# Overview¶

## The data array concept¶

The core data structure of scipp is `scipp.DataArray`

.
A data array is essentially a multi-dimensional array with associated dicts of coordinates, masks, and attributes.
For a more detailed explanation we refer to the documentation of DataArray.

Scipp labels dimensions and their associated coordinates with labels such as `'x'`

, `'temperature'`

, or `'wavelength'`

.

Operations between data arrays “align” data items based on their names, dimension labels, and coordinate values. That is, if names or coordinates do not match, operations fail. Missing dimensions in the operands are automatically broadcast. In general scipp does not support automatic re-alignment of data.

Data arrays with aligned coordinates can be combined into datasets. A dataset is essentially a dict-like container of data arrays with common associated coordinates.

## Physical units¶

Data in a data array as well as coordinates are associated with a physical unit.
The unit is accessed using the `unit`

property.
All operations take the unit into account:

Operations fail if the units of coordinates do not match.

Operations such as addition fail if the units of the data items do not match.

Operations such as multiplication produce an output dataset with a new unit for each data item, e.g., \(m^{2}\) results from multiplication of two data items with unit \(m\).

## Variances and propagation of uncertainties¶

Data in a data array as well as coordinates support optional variances in addition to their values.
The variances are accessed using the `variances`

property and have the same shape and dtype as the `values`

array.
All operations take the variances into account:

Operations fail if the variances of coordinates are not identical, element by element. For the future, we are considering supporting inexact matching based on variances of coordinates but currently this is not implemented.

Operations such as addition or multiplication propagate the errors to the output. An overview of the method can be found in Wikipedia: Propagation of uncertainty. The implemented mechanism assumes uncorrelated data.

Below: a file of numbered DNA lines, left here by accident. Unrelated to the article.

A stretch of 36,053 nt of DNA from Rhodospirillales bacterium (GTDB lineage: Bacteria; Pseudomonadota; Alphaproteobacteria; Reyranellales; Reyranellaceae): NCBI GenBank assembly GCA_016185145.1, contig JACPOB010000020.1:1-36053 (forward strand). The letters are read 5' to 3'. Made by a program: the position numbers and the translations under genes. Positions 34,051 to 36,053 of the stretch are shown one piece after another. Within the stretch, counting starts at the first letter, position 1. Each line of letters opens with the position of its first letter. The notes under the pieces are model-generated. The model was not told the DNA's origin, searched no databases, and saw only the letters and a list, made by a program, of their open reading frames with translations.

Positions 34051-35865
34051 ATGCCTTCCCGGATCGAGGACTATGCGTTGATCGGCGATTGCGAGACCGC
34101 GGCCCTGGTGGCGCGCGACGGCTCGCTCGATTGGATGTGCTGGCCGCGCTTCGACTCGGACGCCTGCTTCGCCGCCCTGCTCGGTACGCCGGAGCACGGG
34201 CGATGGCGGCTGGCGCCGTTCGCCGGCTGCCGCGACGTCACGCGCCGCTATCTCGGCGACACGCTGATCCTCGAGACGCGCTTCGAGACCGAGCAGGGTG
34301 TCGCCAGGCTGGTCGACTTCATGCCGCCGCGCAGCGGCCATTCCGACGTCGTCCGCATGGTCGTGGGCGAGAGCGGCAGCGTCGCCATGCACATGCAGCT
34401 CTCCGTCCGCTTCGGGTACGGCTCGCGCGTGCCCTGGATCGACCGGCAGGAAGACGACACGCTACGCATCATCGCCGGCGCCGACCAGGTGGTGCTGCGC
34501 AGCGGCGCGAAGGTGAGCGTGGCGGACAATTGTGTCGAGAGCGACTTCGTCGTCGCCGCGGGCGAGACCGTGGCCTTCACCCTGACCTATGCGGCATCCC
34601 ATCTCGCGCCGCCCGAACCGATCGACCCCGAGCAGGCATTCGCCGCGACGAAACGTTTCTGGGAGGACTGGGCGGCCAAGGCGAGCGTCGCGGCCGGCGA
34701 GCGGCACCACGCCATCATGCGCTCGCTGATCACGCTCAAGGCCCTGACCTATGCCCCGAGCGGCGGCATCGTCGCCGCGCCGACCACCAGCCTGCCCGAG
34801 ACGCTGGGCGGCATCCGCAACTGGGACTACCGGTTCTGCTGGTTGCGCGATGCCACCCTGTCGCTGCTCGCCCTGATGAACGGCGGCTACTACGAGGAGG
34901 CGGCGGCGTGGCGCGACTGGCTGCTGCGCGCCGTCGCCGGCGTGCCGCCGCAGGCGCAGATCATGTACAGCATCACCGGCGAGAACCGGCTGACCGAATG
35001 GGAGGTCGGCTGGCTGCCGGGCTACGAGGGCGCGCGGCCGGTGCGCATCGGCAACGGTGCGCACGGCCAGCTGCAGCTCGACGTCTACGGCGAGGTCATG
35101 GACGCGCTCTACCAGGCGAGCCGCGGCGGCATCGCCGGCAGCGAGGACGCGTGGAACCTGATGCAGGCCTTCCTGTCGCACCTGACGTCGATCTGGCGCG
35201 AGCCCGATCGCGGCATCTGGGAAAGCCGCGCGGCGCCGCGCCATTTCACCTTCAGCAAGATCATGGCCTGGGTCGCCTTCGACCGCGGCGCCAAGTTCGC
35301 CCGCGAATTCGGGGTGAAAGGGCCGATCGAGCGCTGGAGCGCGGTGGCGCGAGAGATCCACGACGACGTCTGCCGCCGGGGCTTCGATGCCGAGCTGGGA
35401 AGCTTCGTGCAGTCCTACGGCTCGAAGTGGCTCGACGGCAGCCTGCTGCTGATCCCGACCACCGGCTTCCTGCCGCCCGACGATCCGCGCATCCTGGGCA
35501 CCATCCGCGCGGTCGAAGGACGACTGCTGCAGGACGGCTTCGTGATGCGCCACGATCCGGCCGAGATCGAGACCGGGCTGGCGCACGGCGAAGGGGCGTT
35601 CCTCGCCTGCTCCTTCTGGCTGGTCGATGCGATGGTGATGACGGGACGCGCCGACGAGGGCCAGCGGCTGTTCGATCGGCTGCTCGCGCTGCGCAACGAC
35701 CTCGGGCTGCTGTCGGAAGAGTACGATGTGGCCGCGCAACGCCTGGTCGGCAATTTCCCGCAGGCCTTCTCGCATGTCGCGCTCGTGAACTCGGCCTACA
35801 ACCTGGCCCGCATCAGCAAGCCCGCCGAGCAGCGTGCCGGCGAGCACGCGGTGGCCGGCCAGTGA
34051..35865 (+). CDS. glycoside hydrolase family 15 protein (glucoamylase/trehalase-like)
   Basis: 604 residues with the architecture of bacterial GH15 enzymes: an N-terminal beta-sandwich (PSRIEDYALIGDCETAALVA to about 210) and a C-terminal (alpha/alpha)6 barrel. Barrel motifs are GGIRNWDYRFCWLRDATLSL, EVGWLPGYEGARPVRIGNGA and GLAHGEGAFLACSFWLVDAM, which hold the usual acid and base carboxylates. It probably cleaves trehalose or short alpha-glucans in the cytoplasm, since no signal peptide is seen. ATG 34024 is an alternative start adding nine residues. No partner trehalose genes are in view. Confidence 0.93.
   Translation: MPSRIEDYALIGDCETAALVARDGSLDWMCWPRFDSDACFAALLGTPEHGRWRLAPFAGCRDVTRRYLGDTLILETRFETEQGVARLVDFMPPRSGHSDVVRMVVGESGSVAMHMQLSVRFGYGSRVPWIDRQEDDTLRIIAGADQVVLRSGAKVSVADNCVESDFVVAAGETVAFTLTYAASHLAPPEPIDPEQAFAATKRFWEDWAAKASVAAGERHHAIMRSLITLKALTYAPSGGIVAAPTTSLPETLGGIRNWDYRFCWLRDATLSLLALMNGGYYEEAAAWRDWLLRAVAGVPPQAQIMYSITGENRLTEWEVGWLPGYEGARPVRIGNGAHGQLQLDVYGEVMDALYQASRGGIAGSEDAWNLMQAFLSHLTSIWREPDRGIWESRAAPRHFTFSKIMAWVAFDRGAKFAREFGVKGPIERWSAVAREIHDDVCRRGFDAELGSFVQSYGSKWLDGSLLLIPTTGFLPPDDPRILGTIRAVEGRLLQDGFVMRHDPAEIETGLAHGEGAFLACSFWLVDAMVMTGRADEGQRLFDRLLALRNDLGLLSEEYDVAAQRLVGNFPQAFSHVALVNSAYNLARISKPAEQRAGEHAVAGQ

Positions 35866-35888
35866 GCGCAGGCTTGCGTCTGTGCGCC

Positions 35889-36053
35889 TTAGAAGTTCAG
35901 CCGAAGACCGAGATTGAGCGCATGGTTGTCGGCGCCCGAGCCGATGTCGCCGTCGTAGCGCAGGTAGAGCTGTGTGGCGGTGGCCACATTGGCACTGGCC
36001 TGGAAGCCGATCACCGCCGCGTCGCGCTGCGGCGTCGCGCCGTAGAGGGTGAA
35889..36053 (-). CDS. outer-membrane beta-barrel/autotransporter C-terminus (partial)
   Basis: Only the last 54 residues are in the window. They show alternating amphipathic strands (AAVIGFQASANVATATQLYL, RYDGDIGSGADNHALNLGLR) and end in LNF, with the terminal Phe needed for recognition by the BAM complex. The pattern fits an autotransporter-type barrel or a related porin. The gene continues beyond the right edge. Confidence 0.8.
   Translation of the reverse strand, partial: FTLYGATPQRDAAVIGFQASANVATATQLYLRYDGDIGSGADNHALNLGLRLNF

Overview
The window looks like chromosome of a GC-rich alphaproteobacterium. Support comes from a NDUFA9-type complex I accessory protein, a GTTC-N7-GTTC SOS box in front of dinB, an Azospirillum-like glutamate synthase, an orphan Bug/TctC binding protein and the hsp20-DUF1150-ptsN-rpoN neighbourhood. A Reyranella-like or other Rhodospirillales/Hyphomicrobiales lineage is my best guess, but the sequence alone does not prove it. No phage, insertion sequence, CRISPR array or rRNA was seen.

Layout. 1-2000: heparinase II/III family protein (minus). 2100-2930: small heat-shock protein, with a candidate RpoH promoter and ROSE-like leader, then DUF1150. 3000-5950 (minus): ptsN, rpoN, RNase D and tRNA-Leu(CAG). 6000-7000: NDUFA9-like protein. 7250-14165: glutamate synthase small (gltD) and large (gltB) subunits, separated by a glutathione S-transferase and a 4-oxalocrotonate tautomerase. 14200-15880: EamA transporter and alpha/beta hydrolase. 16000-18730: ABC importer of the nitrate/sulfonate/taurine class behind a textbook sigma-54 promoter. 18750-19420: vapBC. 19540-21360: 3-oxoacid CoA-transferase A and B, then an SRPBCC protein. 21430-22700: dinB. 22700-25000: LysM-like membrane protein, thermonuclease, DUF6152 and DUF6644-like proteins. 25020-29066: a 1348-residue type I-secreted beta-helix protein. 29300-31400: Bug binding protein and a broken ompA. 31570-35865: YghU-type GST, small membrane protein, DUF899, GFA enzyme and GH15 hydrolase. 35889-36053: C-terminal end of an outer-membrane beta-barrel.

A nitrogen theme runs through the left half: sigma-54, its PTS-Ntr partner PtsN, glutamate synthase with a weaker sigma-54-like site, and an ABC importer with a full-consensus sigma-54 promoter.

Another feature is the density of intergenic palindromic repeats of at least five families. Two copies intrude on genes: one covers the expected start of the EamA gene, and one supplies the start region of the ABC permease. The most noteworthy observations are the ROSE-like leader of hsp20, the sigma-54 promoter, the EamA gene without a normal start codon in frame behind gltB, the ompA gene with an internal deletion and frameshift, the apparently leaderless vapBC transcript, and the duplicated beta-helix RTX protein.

## Scattered data (event data)¶

Scipp supports event data in form of arrays of variable-length tables.
Conceptually, we distinguish *dense* and *binned* data.

Dense data is the common case of a regular, e.g., 2-D, grid of data points.

Binned (event) data (as supported by scipp) is semi-regular data, i.e., a N-D array/grid of variable-length tables. That is, only the internal “dimension” of the tables (event lists) are irregular.

The target application of this is measuring random *events* in an array of detector pixels.
In contrast to a regular image sensor, which may produce a 2-D image at fixed time intervals (which could be handled as 3-D data), each detector pixel will see a different event rate (photons or neutrons) and is “read out” at uncorrelated times.

Scipp handles such event data by supporting *binned data*, which we explicitly distinguish from *histogrammed data*.
Binned data can be converted into histogrammed data by summing over all the events in a bin.

## Histograms and bin-edge coordinates¶

Coordinates for one or more of the dimensions in a data array can represent bin edges. The extent of the coordinate in that dimension exceeds the data extent (in that dimension) by 1. Bin-edge coordinates frequently arise when we histogram event-based data. The event data described above can be used to produce such a histogram.

Bin-edge coordinates are handled naturally by operations with datasets.
Most operations on individual data elements are unaffected.
Other operations such as `concatenate`

take the edges into account and ensure that the resulting concatenated edge coordinate is well-defined.
There are also a number of operations specific to data with bin-edges, such as `rebin`

.